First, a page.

In late May 2014 we spent a week in Mallorca. Home to the infamous beach resort of Magaluf, Mallorca has a certain reputation, at least in the UK, and is certainly not the first place people associate with cultural gems. But hire a car and venture away from the south coast and you will discover that the island has many treasures, if you know where to look for them.
One of these can be found in the unlikely location of Sóller train station. Sóller is about an hour and a half drive south along the twisty coast road Ma-10 from Porto Pollenca, the family friendly north-western seaside town where we were based. The 37 miles of mountainous hairpins are hard work, but the views, and the destination, are worth the effort.
Set in a valley of orange groves and just in land from a natural harbour, Sóller has had a prosperous history and the architecture reflects this. Winding residential streets of sixteenth century houses mix with baroque churches, modernist mansions and art nouveau public buildings. Trams run through the town to the sea and a scenic wooden railway provides a link to the capital, Palma, for those unwilling to tackle the mountain passes under their own steam.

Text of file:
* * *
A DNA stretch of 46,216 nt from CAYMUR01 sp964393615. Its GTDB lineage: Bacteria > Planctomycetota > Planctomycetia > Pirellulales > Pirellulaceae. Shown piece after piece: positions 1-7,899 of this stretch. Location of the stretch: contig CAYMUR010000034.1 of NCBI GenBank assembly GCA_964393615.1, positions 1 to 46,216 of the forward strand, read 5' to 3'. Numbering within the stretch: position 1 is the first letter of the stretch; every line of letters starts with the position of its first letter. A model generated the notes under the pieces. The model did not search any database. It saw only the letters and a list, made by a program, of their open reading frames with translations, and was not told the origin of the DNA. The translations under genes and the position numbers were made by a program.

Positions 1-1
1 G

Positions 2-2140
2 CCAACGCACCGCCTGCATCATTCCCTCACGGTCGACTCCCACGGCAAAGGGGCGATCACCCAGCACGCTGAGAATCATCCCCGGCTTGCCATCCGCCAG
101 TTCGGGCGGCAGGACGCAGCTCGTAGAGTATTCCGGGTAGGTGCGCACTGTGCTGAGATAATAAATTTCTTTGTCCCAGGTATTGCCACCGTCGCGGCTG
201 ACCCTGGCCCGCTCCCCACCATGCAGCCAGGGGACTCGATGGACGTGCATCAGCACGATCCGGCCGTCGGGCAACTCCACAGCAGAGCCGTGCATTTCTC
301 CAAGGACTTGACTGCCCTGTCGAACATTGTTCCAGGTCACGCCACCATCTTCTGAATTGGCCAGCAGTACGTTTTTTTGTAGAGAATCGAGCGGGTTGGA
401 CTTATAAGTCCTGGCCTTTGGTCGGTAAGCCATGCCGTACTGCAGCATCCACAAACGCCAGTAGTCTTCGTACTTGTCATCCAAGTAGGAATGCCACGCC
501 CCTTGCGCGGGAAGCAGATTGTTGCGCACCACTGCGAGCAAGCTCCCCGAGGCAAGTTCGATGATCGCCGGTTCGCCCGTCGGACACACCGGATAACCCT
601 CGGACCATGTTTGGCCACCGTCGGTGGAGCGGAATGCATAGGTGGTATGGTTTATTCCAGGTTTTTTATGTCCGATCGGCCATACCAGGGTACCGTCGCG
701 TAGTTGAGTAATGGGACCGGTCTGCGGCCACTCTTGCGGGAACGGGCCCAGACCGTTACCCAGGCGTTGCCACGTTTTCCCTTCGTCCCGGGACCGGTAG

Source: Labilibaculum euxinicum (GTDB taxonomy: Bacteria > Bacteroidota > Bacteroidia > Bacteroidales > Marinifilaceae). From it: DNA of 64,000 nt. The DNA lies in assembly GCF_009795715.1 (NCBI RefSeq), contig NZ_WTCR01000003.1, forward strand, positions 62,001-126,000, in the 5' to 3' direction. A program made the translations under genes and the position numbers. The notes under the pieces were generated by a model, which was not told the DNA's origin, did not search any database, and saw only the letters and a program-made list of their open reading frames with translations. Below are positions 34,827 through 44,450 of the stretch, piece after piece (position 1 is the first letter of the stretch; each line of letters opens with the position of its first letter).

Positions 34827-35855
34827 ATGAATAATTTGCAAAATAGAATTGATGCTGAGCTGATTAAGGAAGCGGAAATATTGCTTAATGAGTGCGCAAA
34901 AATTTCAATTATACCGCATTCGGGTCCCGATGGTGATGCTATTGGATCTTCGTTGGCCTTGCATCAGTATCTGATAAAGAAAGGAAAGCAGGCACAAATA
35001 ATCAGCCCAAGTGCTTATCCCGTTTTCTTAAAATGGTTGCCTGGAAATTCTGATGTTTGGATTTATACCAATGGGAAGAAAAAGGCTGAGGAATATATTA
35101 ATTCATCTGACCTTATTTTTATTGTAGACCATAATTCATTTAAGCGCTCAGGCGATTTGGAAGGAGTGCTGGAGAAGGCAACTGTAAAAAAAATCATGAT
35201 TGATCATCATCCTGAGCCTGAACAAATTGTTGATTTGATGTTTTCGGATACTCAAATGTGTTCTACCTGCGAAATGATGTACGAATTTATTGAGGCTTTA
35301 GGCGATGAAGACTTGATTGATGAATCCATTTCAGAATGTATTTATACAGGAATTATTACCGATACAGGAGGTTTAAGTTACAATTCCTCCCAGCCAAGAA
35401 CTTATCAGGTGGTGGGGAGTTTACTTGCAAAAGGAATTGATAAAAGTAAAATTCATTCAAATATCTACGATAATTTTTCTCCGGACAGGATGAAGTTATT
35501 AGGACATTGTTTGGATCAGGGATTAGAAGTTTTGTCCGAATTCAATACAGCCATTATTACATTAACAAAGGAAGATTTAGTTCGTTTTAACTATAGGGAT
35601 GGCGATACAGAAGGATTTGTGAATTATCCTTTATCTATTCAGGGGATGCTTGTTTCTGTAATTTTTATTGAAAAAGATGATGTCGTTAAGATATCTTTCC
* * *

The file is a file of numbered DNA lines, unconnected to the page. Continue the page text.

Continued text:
It is the train station that is home to this particular secret, a collection of more than 50 ceramic works by Pablo Picasso, ranging in date from 1948 to 1971 and all to be viewed for free.
Across the hall from the Picasso exhibition is a collection of work by Joan Miró, instantly recognisable with their bright colours and bold shapes. Miró’s maternal grandfather was from Sóller and the town is rightly proud of the connection.
Both galleries are well laid out and contain just enough information to provide context without detracting from the art itself, an excellent introduction to anyone unfamiliar with the two artists and not too big or over-whelming to induce museum fatigue.
If you would like to hear more about the lesser known attractions we explored during our time on the island please let me know in the comments below.